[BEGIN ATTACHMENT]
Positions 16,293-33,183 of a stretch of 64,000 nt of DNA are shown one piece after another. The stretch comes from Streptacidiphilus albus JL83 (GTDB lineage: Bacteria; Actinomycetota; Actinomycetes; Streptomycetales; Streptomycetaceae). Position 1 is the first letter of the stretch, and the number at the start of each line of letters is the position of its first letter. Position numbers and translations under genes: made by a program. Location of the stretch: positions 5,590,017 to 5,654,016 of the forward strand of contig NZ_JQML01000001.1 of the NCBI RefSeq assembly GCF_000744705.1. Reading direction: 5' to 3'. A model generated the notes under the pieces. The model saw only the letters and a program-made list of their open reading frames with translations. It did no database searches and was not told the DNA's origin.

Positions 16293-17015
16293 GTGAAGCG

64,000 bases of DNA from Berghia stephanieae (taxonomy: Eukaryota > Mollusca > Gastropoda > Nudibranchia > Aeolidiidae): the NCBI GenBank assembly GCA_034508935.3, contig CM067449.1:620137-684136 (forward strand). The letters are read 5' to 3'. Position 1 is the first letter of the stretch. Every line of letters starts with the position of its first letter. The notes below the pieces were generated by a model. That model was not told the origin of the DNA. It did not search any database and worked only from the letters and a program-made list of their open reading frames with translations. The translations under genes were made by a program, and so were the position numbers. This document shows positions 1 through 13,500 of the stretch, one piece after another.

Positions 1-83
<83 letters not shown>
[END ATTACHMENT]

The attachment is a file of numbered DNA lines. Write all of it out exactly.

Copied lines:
Positions 16,293-33,183 of a stretch of 64,000 nt of DNA are shown one piece after another. The stretch comes from Streptacidiphilus albus JL83 (GTDB lineage: Bacteria; Actinomycetota; Actinomycetes; Streptomycetales; Streptomycetaceae). Position 1 is the first letter of the stretch, and the number at the start of each line of letters is the position of its first letter. Position numbers and translations under genes: made by a program. Location of the stretch: positions 5,590,017 to 5,654,016 of the forward strand of contig NZ_JQML01000001.1 of the NCBI RefSeq assembly GCF_000744705.1. Reading direction: 5' to 3'. A model generated the notes under the pieces. The model saw only the letters and a program-made list of their open reading frames with translations. It did no database searches and was not told the DNA's origin.

Positions 16293-17015
16293 GTGAAGCG

64,000 bases of DNA from Berghia stephanieae (taxonomy: Eukaryota > Mollusca > Gastropoda > Nudibranchia > Aeolidiidae): the NCBI GenBank assembly GCA_034508935.3, contig CM067449.1:620137-684136 (forward strand). The letters are read 5' to 3'. Position 1 is the first letter of the stretch. Every line of letters starts with the position of its first letter. The notes below the pieces were generated by a model. That model was not told the origin of the DNA. It did not search any database and worked only from the letters and a program-made list of their open reading frames with translations. The translations under genes were made by a program, and so were the position numbers. This document shows positions 1 through 13,500 of the stretch, one piece after another.

Positions 1-83
<83 letters not shown>